Modulo, String, Import Bugs

UPDATE: Most (if not all) of these bugs have been fixed since I started using Pyjamas. This is here mainly for reference.

Pyjamas has a very useful migration guide which summarizes the current issues/differences between JS and Python that the developers did not yet resolve. It’s a very useful read for anyone using Pyjamas, both with JS and Python background and a must-read for anyone wishing to make an app that works both in browser and in Pyjamas-Desktop. I did find a few issues, however, that weren’t yet documented. So I decided to post them here, including the work-arounds.

Importing radians function from math


For some reason, the following code will cause an ImportError in JS:

import math

However, doing the same with math.pi, math.sin, math.cos, math.sqrt works fine


Either use the following:

from math import radians


from math import pi

Concatenating two strings using +


The following works fine in Python and Pyjamas-Desktop, but throws an exception (that Pyjamas catches, and gives “inform the webmaster” error):


Ironically, passing the same into a function as an argument works fine in both:



The following alternative works in both:


Alternatively, if you want a cleaner-looking concatenation:

def strcat(*args):
  return ''.join(args) b="jamas"

Different modulo implementation


When performing the modulo command, Python uses the sign of the divisor for the result. JS, however uses the sign of the dividend. The following code in Pyjamas-Desktop will set a to 0.6, while in JS/browser it will set it to -0.4:



So far, my solution is to do the following:

a=dividend%divisor if a<0:

I also tried using math.fmod() instead, but ran into the same ImportError issue as described above for radians, unfortunately using the work-around described above only works for radians(). For fmod() Pyjamas will throw “$module.math.fmod is not a function” exception

About Pyjamas

I’ll start with a sentence about myself. My undergrad degree is in Computer Engineering from Syracuse University. I then got a master’s in Systems Engineering from Cornell. I started off as a C++ developer, but after seeing Python I immediately fell in love. So you can imagine how excited I was when I found out that I could write JavaScript (JS) web apps directly in Python using Pyjamas. I won’t bore you with the rest of my background, the blog is about Pyjamas, so I’ll keep it that way.

For those unfamiliar with Pyjamas, the quickest way to describe it is as a Python port of GWT. It allows you to manipulate HTML, CSS, and JS directly through Python, without writing a line of JS. Pyjamas then “compiles” the code in cross-browser JS. Unlike GWT, which is fairly stable and known by now, Pyjamas is still bleeding-edge, and has quite a few issues to address before mainstream adoption. Even now, however, Pyjamas offers several advantages over GWT:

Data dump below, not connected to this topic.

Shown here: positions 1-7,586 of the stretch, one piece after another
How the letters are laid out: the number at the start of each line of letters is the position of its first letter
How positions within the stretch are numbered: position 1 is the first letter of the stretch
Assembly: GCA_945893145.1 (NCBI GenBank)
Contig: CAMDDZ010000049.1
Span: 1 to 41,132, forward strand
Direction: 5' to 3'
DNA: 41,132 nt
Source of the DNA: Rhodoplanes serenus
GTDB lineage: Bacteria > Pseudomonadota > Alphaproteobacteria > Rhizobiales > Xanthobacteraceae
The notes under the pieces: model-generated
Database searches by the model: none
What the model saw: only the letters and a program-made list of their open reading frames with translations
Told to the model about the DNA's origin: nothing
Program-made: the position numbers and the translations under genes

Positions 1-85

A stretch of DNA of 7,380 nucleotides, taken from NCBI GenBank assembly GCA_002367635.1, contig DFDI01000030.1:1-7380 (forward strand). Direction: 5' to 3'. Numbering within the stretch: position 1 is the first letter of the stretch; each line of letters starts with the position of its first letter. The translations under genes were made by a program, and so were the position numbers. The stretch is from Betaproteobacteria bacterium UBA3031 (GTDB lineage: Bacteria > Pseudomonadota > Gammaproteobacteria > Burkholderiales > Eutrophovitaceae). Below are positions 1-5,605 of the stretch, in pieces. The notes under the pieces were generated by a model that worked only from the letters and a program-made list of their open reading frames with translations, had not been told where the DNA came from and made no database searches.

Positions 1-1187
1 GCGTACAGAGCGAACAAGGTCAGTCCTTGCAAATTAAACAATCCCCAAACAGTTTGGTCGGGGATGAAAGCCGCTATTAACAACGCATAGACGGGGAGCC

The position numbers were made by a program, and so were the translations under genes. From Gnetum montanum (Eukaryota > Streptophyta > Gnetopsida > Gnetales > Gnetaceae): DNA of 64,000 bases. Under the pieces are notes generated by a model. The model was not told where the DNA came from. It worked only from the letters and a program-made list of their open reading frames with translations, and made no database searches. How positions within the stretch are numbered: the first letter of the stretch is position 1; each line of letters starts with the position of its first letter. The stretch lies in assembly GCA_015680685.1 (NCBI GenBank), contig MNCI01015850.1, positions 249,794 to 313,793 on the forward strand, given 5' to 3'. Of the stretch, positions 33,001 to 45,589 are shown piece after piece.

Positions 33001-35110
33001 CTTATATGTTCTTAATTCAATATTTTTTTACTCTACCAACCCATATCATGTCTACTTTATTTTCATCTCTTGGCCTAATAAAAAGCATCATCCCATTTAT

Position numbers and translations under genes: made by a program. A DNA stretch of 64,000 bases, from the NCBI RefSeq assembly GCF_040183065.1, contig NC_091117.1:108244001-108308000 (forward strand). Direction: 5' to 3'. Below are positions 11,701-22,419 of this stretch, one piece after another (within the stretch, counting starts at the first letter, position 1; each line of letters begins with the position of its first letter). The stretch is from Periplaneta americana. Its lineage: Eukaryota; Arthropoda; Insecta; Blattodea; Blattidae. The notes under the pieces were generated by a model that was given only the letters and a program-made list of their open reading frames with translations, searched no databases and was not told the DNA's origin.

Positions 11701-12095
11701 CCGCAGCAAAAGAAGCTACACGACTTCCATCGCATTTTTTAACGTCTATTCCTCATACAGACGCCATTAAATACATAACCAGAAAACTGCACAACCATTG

• Python is easier to code in than Java (shorter development time)
  • Pyjamas can run as a stand-alone application outside the browser in pure Python using Pyjamas-Desktop, GWT’s hosted mode on the other hand is only suitable for debugging
  • Python is more similar to JS than Java is (dynammic typing, etc.) and therefore it’s already more compatible with JS, before you even write any code. If you want proof, just compare the source code. Pyjamas accomplishes similar functionality in several thousand lines of code that GWT needs hundreds of thounsands lines for.

Yes, GWT is definitely ahead right now, but Pyjamas has higher velocity. Pyjamas is a community effort, employing “if you need a feature, add it yourself” methodology. While I appreciate the flexibility, I think this is the kind of approach that was hurting Linux until the user-friendly distributions like Ubuntu came along, and is likely to drive away beginners before they have a chance to understand what Pyjamas is. It’s hard to employ different methodology in a small project with no funding (although I do wish working proprietary functions like google groups wouldn’t be replaced with buggy non-fully tested Pyjamas-based ones). So I urge you to stick through the learning curve, it’s definitely worth it.

At this point I should probably give a quick tour by showing you a “Hello World” app, but I think a link to already written Pyjamas examples would be a lot more convincing.